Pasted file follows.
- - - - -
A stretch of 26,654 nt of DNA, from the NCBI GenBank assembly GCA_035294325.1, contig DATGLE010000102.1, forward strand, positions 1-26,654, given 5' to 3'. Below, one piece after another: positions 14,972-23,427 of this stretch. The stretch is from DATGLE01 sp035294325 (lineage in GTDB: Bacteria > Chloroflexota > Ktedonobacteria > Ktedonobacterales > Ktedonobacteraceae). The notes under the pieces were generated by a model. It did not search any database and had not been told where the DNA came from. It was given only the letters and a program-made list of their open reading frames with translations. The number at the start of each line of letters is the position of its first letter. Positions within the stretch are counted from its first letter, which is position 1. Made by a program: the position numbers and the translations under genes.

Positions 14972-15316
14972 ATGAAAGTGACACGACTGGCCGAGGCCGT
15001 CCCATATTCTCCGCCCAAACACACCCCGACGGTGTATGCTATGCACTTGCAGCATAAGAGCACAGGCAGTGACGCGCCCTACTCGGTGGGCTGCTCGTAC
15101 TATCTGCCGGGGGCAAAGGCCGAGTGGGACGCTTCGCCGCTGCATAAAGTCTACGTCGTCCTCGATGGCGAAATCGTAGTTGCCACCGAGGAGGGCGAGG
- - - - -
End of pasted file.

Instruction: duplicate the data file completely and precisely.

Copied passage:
A stretch of 26,654 nt of DNA, from the NCBI GenBank assembly GCA_035294325.1, contig DATGLE010000102.1, forward strand, positions 1-26,654, given 5' to 3'. Below, one piece after another: positions 14,972-23,427 of this stretch. The stretch is from DATGLE01 sp035294325 (lineage in GTDB: Bacteria > Chloroflexota > Ktedonobacteria > Ktedonobacterales > Ktedonobacteraceae). The notes under the pieces were generated by a model. It did not search any database and had not been told where the DNA came from. It was given only the letters and a program-made list of their open reading frames with translations. The number at the start of each line of letters is the position of its first letter. Positions within the stretch are counted from its first letter, which is position 1. Made by a program: the position numbers and the translations under genes.

Positions 14972-15316
14972 ATGAAAGTGACACGACTGGCCGAGGCCGT
15001 CCCATATTCTCCGCCCAAACACACCCCGACGGTGTATGCTATGCACTTGCAGCATAAGAGCACAGGCAGTGACGCGCCCTACTCGGTGGGCTGCTCGTAC
15101 TATCTGCCGGGGGCAAAGGCCGAGTGGGACGCTTCGCCGCTGCATAAAGTCTACGTCGTCCTCGATGGCGAAATCGTAGTTGCCACCGAGGAGGGCGAGG